Did Nordic settlers farm in Greenland in the 11th and 12th centuries?

Tuesday, June 1, 2021
By Stevie Rosignol-Cortez

For a few centuries beginning around 950, temperatures in the North Atlantic were warm enough that Norse farmers settled in Greenland. ”The colonists developed a little Europe of their own,” Archaeology Magazine wrote in 2000.

The settlements disappeared sometime in the 15th century. Archaeologists theorize that the communities tried to adapt to the onset of colder temperatures in what’s known as the “Little Ice Age.” They “failed anyway,” a University of Maryland archaeologist told Science in 2016.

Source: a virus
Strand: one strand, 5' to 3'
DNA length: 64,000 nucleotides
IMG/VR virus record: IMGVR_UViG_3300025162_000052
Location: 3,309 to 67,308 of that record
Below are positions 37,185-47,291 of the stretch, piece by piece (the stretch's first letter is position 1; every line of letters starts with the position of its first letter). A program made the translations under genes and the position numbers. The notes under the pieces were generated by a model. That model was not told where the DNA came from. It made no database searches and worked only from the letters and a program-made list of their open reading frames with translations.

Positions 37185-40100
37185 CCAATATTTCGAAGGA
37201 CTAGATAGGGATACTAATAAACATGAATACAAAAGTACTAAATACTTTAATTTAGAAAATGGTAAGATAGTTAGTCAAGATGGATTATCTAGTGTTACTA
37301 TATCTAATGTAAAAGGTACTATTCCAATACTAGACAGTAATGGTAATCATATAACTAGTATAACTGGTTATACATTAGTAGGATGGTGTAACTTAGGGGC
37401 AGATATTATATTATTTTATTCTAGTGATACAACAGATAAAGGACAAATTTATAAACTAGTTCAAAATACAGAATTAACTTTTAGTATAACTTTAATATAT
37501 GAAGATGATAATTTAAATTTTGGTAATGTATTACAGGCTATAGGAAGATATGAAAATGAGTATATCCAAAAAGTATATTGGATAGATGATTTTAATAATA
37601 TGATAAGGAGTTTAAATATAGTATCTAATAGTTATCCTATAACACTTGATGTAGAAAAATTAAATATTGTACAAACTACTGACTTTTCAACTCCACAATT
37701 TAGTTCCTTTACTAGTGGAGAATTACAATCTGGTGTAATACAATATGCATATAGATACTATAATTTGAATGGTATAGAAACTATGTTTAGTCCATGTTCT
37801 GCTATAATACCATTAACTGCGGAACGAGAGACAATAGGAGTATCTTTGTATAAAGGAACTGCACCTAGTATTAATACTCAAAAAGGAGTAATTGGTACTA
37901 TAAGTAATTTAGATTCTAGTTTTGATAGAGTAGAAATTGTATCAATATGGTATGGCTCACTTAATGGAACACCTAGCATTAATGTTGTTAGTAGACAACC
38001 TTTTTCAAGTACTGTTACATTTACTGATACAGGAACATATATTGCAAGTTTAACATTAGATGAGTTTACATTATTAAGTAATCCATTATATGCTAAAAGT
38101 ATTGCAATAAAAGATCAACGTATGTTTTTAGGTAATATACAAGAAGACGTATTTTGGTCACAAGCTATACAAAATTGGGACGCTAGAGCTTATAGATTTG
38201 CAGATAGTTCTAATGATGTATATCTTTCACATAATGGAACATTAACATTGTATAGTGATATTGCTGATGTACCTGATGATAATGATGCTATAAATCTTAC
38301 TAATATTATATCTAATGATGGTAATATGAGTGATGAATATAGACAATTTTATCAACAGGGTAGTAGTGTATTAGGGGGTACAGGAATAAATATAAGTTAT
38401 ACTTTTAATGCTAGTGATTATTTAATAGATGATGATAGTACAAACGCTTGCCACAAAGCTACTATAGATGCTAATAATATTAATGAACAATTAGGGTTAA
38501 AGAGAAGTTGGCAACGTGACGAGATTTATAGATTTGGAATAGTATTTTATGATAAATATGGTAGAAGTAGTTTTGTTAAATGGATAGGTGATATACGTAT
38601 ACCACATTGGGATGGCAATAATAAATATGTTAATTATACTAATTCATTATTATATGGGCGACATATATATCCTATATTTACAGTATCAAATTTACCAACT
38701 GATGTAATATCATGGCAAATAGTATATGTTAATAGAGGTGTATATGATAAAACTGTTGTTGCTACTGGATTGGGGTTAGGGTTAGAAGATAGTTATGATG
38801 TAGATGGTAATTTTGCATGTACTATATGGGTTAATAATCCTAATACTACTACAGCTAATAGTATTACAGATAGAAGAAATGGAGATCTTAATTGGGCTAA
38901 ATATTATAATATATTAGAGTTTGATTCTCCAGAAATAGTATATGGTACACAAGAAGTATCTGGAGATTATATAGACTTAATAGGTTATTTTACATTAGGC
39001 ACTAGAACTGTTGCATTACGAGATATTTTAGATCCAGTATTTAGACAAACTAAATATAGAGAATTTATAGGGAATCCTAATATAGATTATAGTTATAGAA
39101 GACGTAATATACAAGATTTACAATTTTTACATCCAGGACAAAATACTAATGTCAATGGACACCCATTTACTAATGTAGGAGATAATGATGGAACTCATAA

They left behind a rich archaeological record, which for centuries has been preserved in permafrost. Warming in recent decades has begun to literally rot away organic materials. “What stands to be lost is a unique record of remarkably preserved material: hair textiles, human and animal bones, woods, hides, leathers,” Scientifc American noted in a 2019 report.

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